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Macrodontia_dejeani_MM

Male (left) and female (right) of the longhorn beetle Macrodontia dejeani Gory, 1839 from Colombia; the Manchester Museum’s Entomology collection.

This species of longhorn beetles (family Cerambycidae) is rare in collections. It has a claimed range from Costa Rica to Ecuador and Peru but its heartland is Colombia. If 70 years of civil war and drug wars in Colombia is beginning to settle down, then perhaps more collectors will run collecting night lights there and more dejeani will appear.  This beetle is named after General Pierre Dejean, a prominent figure in Napoleon army and a notable entomologist at the same time. The story of this eccentric man is told by Martin Laithwaite (Huddersfield, West Yorkshire).

Pierre Francois Marie Auguste Dejean (1780-1845)

Pierre “Auguste” Dejean was a soldier of fortune during the Napoleonic Wars; he became Colonel of the 11th Dragoons in 1807, General of Brigade in 1811, General of Division in 1814, served eight years as head of the Administration of War under Napoleon and was one of the Emperor’s aide-de-camps at the Battle of Waterloo. A prominent figure during the Empire, he is mentioned in Marshall MacDonald’s and Baron de Marbot’s memoirs.

He is also well-known for his five volume work on beetles and was one of the most important entomologists of his time. The Annals of the Entomological Society of France, vol. 2, p.502, 1845 relates that General Dejean, commanding the French army at the battle of Alcanizas was awaiting the attack of the enemy and noticed a rare specimen on a nearby flower. Jumping from his horse, he captured the click beetle, a Cebrio ustulatus, fastened it to a piece of cork, which he always carried under his chapeau for this reason, remounted his horse and won the battle.

The account was written by his private curator M. Boisduval “Before the battle of Alcanizas, which Dejean won after a long-contested fight, taking a great number of prisoners, when the enemy had just appeared and he was prepared to give the signal of attack. Dejean, at the border of a brook caught sight of a Cebrio ustulatus on a flower.  He immediately dismounted, pinned the insect, applied it to the inside of his helmet which, for this purpose, was always supplied with pieces of cork, and started the battle.  After this, Dejean’s helmet was terribly maltreated from cartouche fire; but, fortunately, he refound his precious Cebrio intact on its piece of cork.”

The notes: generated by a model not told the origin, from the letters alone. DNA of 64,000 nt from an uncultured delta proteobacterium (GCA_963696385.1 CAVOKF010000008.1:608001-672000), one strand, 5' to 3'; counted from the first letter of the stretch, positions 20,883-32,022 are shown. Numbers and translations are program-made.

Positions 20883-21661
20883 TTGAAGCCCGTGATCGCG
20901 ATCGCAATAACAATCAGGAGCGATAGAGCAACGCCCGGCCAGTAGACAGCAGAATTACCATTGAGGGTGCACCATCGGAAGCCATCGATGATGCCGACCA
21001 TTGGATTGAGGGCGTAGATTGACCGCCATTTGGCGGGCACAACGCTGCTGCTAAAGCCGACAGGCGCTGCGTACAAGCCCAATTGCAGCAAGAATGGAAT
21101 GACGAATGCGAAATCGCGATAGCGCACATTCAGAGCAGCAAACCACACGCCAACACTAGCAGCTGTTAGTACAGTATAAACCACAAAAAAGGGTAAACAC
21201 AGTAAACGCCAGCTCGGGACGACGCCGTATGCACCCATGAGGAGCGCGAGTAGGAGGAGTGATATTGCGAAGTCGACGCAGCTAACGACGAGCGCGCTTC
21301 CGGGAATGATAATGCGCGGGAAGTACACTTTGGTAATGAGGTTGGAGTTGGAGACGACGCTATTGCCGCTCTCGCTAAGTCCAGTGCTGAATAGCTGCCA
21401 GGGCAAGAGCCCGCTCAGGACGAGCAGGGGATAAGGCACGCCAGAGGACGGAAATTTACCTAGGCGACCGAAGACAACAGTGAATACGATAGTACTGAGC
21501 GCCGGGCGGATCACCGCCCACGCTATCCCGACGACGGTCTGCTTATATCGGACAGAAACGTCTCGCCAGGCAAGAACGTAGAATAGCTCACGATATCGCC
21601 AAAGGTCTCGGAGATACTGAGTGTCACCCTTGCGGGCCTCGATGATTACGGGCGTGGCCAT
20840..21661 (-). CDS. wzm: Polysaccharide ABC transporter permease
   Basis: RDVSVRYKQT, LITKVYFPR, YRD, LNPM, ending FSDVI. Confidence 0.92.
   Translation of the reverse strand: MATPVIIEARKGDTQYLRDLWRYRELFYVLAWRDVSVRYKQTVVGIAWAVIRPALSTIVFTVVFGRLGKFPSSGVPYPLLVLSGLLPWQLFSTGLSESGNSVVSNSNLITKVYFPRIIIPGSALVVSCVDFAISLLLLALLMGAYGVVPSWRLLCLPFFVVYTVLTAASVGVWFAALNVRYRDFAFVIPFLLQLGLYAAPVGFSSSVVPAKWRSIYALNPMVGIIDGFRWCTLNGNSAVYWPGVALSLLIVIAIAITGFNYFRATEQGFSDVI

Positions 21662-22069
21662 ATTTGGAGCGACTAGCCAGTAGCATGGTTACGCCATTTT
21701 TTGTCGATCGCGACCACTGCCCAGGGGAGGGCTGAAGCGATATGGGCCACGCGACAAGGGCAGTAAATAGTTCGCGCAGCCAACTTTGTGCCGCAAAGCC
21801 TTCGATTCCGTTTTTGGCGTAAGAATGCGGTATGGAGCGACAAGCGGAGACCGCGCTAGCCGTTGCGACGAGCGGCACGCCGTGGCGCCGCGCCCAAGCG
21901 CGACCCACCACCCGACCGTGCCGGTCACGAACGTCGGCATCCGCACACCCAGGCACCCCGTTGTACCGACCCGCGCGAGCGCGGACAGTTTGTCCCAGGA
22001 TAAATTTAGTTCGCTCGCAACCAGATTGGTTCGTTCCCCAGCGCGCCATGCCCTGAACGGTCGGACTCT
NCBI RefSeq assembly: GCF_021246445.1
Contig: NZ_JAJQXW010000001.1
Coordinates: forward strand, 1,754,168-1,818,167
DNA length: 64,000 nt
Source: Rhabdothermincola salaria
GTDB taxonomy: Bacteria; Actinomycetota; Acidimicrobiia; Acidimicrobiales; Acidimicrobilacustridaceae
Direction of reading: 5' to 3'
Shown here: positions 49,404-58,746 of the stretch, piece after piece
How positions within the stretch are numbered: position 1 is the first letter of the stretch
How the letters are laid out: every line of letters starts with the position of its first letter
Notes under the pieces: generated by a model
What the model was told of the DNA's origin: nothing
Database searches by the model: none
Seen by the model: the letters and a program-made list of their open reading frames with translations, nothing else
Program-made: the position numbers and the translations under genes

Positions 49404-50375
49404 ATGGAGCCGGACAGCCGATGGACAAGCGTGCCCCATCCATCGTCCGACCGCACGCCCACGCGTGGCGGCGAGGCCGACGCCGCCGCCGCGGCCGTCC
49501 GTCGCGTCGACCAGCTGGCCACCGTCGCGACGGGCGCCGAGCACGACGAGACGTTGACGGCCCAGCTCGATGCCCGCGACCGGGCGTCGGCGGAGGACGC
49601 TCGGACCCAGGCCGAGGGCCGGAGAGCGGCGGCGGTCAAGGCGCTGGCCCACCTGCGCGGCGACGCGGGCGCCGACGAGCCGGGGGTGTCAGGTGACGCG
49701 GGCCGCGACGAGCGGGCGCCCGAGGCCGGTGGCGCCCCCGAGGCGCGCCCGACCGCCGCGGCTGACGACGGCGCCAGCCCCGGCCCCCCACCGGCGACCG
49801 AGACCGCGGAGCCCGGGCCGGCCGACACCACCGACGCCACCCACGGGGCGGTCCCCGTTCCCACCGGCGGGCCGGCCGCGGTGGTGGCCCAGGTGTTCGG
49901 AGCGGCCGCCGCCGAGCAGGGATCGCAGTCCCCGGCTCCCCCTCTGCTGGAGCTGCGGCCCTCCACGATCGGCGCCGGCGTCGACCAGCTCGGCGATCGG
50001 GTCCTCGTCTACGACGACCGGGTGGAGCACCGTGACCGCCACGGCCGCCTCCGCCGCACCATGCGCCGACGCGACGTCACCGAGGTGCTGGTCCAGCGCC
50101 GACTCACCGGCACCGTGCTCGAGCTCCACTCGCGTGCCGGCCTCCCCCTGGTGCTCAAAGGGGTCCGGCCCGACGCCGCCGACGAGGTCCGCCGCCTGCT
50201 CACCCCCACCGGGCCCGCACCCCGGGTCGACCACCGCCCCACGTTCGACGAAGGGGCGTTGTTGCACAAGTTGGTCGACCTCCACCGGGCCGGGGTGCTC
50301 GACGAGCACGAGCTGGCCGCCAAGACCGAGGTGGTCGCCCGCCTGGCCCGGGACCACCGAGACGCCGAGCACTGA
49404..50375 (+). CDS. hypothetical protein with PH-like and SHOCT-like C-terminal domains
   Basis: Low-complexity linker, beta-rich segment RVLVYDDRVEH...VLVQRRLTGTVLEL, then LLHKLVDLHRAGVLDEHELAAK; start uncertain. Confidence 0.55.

Most of the soldiers in his regiment learned to collect insects. Each carried a small vial of alcohol in which to place the insects he collected. It was claimed that even the enemy knew of Dejean’s eccentricity – those who found dead soldiers on the field having with them a little bottle containing insects in alcohol always sent the bottle to Dejean, regardless of who won the battle.

He amassed vast collections of beetles and listed 22,399 species in his cabinets in 1837—at the time, the greatest collection of coleoptera in the world. In 1802, he began publishing a catalogue of his collection, including 22,000 species names. Dejean was an opponent of the Principle of Priority in nomenclature. “I have made it a rule always to preserve the name most generally used, and not the oldest one; because it seems to me that general usage should always be followed and that it is harmful to change what has already been established”. Dejean acted accordingly and often introduced received popular usage names, given by himself to replace those already published by other authors; his names became invalid. However he is the authority for the family names of attractive popular well-studied beetle genera such as Batocera (family Cerambycidae) and Chrysochroa (family Buprestidae).

Dejean was president of the Société Entomologique de France in 1840. In 1834, he was elected a foreign member of the Royal Swedish Academy of Sciences. In later life, Dejean financed a number of collecting expeditions (particularly to what is now Panama and Colombia) and much of what he received was new to science.

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Fig 1The following report has been prepared by Claire Miles, Honorary Curatorial Associate at The Manchester Museum.

Manchester Museum purchased the Adams and Bernard collection of 300 Venezuelan Lepidoptera in April 1976. Since then, if a curious curator removed the lids from the cardboard boxes to peer at the ghostly silhouettes in their translucent paper packets, the lids were always replaced. Now, thanks to funding from the Natural Science Collections Association (NatSCA), part of this collection – around 175 hawkmoths – can be set out, identified, catalogued, and made useful. This blog is a brief summary of progress so far.

Fig 2

Tantalising shapes – the moths in their paper packets.

In the paper packets, the hawkmoths lie with their wings folded together. With wingspans of up to 17 cm, setting the hawkmoths out will take up quite a bit of expensive storage space. Thanks to the NatSCA funding, the necessary glass-topped drawers can be purchased for the Entomology department’s new metal cabinets.